"We had no idea these restrictions were going to be changing," said Michael Pastreich, president of the orchestra, adding that planning for the Cuban cultural exchange had been going on for at least a year. "So I think it's a case of being at the right place at the right time."
Jose Valiente, a Tampa accountant and past chairman of the Greater Tampa Chamber of Commerce, chairs the task force the orchestra set up to explore going to Cuba. Valiente, a native of Rincon, a small town outside Havana, came to the United States as a 12-year-old with his father in October 1962, just days before the Cuban missile crisis.
"I think of this exchange as the laying down of another brick on the bridge that is rebuilding," Valiente said. "Cuba and the U.S. will soon be friends. It's not if; it's when."
Valiente, who returned to Cuba for the first time last year as part of a group from the World Trade Center of Tampa Bay, sees the orchestra's venture as "just another way to get people to talk to each other. Music is the universal language that can bring people together."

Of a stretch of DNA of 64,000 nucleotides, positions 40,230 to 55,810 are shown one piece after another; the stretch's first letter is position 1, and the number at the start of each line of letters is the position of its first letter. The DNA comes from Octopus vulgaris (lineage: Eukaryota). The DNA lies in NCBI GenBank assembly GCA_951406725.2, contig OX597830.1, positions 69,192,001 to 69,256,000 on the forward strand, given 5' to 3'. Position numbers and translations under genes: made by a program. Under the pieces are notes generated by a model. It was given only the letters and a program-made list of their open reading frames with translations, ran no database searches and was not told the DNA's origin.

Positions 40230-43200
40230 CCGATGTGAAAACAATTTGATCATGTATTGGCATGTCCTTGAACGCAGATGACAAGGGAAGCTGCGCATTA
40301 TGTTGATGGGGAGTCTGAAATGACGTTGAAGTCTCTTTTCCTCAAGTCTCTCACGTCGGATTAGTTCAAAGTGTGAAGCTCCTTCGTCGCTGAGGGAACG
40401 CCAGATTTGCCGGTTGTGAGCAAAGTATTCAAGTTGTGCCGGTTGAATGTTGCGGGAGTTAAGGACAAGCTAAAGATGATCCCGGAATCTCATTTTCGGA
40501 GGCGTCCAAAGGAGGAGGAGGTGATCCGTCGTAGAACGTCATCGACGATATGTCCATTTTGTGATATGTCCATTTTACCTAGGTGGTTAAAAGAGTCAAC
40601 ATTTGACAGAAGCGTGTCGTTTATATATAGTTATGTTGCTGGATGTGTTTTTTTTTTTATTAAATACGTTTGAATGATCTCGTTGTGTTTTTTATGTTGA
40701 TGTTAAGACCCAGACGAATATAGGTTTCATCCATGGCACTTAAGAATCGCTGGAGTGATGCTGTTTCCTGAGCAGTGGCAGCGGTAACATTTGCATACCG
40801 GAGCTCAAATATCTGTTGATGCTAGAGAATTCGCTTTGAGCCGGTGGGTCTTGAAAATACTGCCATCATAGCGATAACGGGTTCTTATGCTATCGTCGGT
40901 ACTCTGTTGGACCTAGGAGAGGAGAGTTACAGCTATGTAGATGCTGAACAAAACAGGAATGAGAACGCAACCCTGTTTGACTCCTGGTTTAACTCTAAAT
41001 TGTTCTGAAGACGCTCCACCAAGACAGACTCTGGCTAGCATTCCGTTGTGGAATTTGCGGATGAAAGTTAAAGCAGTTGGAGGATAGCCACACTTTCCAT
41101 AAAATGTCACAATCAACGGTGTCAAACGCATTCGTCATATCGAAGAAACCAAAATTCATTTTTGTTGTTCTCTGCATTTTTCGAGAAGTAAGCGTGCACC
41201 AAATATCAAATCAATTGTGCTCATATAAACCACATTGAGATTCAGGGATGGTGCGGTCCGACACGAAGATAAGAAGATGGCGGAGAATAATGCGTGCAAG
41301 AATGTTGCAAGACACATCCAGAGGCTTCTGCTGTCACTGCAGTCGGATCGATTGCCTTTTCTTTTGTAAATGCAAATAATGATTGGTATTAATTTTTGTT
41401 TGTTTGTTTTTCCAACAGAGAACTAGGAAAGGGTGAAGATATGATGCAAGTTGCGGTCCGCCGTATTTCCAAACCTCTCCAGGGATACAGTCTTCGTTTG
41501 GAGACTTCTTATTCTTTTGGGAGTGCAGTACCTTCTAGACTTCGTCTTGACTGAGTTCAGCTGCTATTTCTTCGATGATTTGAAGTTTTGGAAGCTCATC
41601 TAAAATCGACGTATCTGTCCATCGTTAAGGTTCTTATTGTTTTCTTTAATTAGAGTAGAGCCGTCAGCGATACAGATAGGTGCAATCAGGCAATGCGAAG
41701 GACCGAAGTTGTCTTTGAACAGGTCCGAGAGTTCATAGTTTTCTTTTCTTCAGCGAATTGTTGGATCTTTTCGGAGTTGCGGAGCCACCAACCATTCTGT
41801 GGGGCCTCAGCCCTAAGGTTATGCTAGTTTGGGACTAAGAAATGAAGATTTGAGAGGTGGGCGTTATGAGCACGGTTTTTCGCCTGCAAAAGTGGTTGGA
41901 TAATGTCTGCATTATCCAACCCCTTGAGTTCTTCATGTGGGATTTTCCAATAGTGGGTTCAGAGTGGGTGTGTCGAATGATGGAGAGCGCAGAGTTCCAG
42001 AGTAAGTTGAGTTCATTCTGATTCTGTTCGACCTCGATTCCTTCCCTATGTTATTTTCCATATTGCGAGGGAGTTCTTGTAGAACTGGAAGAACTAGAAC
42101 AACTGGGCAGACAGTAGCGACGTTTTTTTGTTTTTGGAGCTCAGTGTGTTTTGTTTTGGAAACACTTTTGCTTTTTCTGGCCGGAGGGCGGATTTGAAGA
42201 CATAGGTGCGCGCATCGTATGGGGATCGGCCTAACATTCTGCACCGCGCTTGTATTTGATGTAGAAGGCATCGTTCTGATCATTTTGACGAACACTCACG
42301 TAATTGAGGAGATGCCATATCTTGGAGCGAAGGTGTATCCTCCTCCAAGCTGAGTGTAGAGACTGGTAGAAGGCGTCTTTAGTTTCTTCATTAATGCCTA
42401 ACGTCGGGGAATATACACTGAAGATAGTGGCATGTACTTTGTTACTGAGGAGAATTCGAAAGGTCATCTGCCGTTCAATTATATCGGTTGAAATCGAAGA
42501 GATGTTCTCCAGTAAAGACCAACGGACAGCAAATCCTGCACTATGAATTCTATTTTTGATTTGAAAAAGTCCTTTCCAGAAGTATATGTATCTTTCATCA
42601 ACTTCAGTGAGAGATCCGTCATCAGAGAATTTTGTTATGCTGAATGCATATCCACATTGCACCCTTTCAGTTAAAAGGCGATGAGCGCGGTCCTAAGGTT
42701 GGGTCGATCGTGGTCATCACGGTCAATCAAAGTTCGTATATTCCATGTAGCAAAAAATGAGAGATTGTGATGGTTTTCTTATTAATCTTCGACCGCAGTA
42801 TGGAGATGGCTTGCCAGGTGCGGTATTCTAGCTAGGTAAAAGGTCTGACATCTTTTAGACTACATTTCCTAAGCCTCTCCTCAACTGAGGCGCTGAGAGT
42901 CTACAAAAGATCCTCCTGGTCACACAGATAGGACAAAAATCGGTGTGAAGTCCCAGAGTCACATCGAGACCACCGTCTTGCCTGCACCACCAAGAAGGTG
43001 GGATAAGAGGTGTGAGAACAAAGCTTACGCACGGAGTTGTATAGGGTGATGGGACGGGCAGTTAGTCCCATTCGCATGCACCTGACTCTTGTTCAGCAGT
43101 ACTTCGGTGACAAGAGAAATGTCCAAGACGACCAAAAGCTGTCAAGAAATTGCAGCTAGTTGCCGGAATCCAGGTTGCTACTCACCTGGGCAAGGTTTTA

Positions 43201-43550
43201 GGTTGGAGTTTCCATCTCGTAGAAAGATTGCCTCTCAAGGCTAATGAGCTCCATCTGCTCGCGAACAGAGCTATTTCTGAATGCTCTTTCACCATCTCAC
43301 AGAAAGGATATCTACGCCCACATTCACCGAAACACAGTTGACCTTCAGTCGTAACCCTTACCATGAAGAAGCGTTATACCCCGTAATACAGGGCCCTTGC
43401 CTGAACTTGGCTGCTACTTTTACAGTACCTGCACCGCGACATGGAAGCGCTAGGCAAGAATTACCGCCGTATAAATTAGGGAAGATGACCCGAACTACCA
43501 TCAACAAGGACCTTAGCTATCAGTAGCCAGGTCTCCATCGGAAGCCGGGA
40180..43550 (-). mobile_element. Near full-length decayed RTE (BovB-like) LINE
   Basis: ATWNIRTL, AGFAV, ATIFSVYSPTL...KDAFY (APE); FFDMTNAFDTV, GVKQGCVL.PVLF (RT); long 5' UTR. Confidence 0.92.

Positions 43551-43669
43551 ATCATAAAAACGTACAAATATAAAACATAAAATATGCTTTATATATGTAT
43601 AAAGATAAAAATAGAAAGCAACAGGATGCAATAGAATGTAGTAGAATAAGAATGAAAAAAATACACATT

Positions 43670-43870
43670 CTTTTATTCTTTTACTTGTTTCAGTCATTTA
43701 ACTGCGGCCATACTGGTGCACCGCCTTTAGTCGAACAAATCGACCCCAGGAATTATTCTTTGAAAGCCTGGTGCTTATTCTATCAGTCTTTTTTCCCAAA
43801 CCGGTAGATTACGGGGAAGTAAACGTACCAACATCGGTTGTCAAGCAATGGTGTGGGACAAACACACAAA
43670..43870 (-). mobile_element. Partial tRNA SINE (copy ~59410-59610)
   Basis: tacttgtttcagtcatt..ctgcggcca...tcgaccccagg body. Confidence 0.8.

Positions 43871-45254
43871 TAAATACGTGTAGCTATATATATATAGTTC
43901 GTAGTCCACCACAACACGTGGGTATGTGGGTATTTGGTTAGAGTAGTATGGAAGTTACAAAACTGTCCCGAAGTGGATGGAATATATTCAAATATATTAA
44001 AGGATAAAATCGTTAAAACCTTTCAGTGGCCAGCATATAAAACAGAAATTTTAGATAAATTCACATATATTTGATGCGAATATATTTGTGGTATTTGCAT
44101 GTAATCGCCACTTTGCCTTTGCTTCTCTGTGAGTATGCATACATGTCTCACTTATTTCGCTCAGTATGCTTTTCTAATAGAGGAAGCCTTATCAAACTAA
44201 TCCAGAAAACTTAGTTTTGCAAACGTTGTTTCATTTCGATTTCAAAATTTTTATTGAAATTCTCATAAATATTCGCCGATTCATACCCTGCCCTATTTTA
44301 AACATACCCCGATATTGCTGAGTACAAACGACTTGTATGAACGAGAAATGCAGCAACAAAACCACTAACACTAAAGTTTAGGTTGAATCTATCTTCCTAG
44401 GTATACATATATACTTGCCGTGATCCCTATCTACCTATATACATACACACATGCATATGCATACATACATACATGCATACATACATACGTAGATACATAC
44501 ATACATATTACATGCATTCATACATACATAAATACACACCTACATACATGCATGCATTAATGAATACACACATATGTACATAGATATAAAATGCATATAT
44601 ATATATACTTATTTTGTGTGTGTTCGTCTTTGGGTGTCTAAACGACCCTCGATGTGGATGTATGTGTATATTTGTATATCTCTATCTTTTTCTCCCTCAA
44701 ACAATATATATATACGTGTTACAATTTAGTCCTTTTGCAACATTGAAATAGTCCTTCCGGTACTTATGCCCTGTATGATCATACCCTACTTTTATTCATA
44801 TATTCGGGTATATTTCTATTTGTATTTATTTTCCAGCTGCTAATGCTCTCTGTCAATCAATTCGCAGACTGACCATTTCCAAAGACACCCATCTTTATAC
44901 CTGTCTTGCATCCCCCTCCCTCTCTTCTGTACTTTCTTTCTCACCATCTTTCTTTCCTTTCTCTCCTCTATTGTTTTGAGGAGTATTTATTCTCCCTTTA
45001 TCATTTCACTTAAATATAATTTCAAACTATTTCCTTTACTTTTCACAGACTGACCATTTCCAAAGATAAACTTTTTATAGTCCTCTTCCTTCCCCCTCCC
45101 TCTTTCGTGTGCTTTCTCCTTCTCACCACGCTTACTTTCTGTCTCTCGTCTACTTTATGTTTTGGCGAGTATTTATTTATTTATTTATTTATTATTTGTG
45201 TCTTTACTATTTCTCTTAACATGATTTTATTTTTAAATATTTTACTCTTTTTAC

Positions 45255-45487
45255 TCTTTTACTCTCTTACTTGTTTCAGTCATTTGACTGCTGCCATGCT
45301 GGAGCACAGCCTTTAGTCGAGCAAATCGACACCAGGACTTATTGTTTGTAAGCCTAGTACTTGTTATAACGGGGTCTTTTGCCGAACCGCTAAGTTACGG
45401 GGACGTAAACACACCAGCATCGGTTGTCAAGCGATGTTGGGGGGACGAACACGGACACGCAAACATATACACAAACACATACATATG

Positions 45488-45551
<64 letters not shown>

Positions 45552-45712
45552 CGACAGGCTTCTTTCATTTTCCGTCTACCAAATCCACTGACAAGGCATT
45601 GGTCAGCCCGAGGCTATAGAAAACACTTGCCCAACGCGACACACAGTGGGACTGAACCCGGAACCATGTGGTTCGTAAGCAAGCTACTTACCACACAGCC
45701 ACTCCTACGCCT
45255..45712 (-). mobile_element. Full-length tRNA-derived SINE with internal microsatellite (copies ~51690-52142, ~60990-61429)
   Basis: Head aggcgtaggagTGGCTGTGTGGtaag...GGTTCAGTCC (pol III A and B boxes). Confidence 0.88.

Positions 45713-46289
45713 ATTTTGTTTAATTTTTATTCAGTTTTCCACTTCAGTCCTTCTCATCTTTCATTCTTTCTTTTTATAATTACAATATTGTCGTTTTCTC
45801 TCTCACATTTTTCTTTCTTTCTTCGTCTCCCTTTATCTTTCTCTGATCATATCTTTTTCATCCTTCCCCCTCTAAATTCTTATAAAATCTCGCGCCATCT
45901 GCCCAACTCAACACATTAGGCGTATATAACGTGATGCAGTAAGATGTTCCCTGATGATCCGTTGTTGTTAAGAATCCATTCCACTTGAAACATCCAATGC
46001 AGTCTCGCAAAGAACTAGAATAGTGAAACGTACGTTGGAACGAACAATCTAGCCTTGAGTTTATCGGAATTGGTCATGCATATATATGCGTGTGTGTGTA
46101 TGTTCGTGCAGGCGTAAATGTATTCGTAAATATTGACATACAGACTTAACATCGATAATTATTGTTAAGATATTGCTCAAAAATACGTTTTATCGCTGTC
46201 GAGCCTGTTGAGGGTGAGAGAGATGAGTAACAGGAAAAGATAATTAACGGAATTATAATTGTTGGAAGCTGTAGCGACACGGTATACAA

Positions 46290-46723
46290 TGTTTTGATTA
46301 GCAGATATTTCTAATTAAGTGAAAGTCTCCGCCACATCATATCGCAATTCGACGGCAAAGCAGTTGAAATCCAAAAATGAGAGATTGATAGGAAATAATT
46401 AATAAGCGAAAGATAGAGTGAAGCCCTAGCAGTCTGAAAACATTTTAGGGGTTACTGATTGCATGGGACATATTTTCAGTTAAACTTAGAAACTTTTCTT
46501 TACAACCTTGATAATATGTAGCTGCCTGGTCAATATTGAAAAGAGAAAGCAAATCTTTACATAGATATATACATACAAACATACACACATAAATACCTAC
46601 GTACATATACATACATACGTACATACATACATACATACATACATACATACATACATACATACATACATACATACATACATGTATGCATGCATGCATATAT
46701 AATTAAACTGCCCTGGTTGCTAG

He also cited the historic ties between Cuba and Tampa as a compelling reason for the orchestra's project. "The people of Cuba are fully aware of their rich history in the Tampa Bay area," he said. "Jose Marti spent time in Ybor City making speeches on the steps of the Cuban Club to raise money for independence from Spain. Even Fidel Castro came here. I've seen pictures of a young Fidel in Tampa raising money."
And he thinks the Cuban cultural exchange will do wonders for raising awareness of the Florida Orchestra.